We will write a custom Critical Writing on Pilgrimages to Sacred Mountains, Lakes and Caves specifically for you
301 certified writers online
Katia Buffetrille’s article titled “Reflections on Pilgrimages to Sacred Mountains, Lakes and Caves” describes how various geographical locations act as holy sites for the members of the Buddhist religions. While many religions have a variation of holy pilgrimages to sacred places, the Buddhist tradition appears to have origins in rituals from before the organization of the religion itself. The presented article describes the practice and presents a number of examples of places that are currently experiencing a transitioning period of becoming fully Buddhicisationed. This paper will provide a summary of the article, its analysis, and a response.
The article begins with a description of how Buddhists perceive sacred places. One of the main concepts behind such places is that they contain a mountain and a lake. The two are anthropomorphized to show a relationship between them. The mountain often represents a fatherly figure while the lake is portrayed as motherly. The mountain is considered to be the main place of pilgrimage, however, and the author explains that as a whole, the mountain can be referred to as a “holy Buddhist place.” Then the author brings attention to the origins of this ritual. Before the Buddhist religion was organized, these places often had a connection to a territorial god that governed the area. Each god had a cult, and the cults had their own pilgrimages to praise the gods, appease them, or ask for favors. The relationships represented by the holy places could have multiple types including kinship ties, marriage, adultery, and antagonism. Eventually, the Buddhist religion was formed as a whole. This led to these sites beginning to be transferred into the Buddhist religion. The author refers to this process as “Buddhicisation” due to the specific elements that it involves. Through this process, the mountain becomes appropriated through the installation of the mandala of a deity, temples, and other religious buildings and the performance of certain rituals. It is not a linear process and can occur differently in different locations (McKay 18-24).
Then the author presents three examples of places in different states of Buddhicisation. Two are mountains, and one is a series of caves. The mountains are located in different regions of Tibet, while the caves are in Indonesia. The first mountain is described as being in a relatively early stage of the process only with an unfinished temple, monastery, and a stupa located on it, with people not taking it as seriously as the traditions would prescribe. The second mountain is completely subjugated, however, with four temples, four prostration sites, and all the other elements of the holy site being put in place. The attitude of the people is different, with very strict attention to the rules and rituals. The caves are relatively unique as they represent a new movement to find holy sites outside of Tibet due to the Chinese authority often preventing proper religious activity, as well as the exile of prominent religious leaders. The article concludes with a call for further studies on this topic (McKay 24-32). A closer examination of the article is required to show the quality of work produced by the author.
The author presents extensive evidence on the topic which includes both original religious texts, and professional research of the Buddhist pilgrimages. It allows the article to appear credible and informative. It also uses a lot of Buddhist terms which shows the attention of the author to the cultural differences between western and eastern regions of the world. For the length of the article, the breadth of information is wide and presents a large sample of facts and examples. These include ancient origins of the practice, the meaning of the pilgrimages, the process of holy site creation, and three prominent examples described in detail. The information appears to be accurate and relevant to the topic. The structure of the article is adequate for its purpose of educating the reader on the process of Buddhicisation and pilgrimages. Overall it is a well-researched article dedicated to a fascinating topic.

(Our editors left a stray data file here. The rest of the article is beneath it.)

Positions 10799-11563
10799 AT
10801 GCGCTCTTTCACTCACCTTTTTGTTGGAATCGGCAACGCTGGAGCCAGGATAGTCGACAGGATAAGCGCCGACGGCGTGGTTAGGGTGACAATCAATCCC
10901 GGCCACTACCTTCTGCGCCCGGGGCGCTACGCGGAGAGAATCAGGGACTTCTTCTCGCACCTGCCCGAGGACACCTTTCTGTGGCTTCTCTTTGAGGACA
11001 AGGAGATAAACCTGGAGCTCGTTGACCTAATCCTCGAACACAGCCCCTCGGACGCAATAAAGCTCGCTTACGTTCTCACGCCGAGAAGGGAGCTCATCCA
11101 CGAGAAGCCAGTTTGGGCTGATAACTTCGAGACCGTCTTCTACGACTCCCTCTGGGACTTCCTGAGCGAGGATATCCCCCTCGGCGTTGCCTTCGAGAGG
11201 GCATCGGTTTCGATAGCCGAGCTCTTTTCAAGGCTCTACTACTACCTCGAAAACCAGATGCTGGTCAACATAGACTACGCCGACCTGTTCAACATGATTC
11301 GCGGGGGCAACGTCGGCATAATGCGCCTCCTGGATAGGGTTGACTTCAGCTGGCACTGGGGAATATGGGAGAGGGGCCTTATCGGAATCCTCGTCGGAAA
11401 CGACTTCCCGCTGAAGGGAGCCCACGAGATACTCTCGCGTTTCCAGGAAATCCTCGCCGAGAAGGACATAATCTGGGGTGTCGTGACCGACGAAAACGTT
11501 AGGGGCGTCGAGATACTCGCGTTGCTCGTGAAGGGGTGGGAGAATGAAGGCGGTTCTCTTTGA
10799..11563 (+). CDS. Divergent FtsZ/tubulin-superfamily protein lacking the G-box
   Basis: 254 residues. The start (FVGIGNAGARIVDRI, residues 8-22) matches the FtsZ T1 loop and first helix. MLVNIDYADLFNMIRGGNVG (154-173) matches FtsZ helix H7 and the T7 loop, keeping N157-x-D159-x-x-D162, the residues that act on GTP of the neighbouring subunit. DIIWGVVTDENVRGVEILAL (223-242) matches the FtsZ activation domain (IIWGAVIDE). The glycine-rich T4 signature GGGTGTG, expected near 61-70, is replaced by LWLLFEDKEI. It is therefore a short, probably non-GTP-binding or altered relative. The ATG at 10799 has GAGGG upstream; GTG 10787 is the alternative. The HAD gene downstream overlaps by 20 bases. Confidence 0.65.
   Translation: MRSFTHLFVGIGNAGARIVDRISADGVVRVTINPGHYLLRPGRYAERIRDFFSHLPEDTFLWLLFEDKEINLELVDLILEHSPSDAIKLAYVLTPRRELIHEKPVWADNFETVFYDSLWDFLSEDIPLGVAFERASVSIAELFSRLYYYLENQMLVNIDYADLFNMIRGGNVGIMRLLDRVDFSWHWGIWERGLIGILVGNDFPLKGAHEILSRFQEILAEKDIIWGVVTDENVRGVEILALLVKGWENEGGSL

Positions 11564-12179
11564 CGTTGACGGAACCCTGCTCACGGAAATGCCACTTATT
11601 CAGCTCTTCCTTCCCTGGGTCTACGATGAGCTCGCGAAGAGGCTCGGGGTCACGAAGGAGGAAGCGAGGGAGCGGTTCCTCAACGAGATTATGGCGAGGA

This article was very informative on the topic of Buddhist pilgrimages. Initially, the amount of religious terminology was slightly overwhelming as the author often uses it interspersed with plain English. This decision usually stops the flow of the sentence, and when dealing with religious and spiritual topics, it may become very difficult to read. However, after the initial reaction, this was not a major issue. I previously knew about the practice of Buddhist pilgrimages but had little knowledge about the details presented in the article. The extrapolation of human relationships onto geographic locations was a fascinating concept to learn about. The origins and the Buddhicisation process described by the author were also new to me. The process seemed to be extremely rational to me despite its spiritual nature, and it is tragic that people, who would be the most interested in participating in it, will never be able to visit the country due to its political regime. The idea of finding holy sites outside Tibet also seemed interesting. It would allow exiled people to perform their rituals outside of the country.
Religious pilgrimages are not unique to the Buddhist faith. However, the process described in the article is. The way that the stage of the process affects people visiting the site is truly fascinating. Hopefully, a law that allows the exiled people to come back to Tibet would be passed in the future.
McKay, Alex. Pilgrimage in Tibet. Routledge, 2015.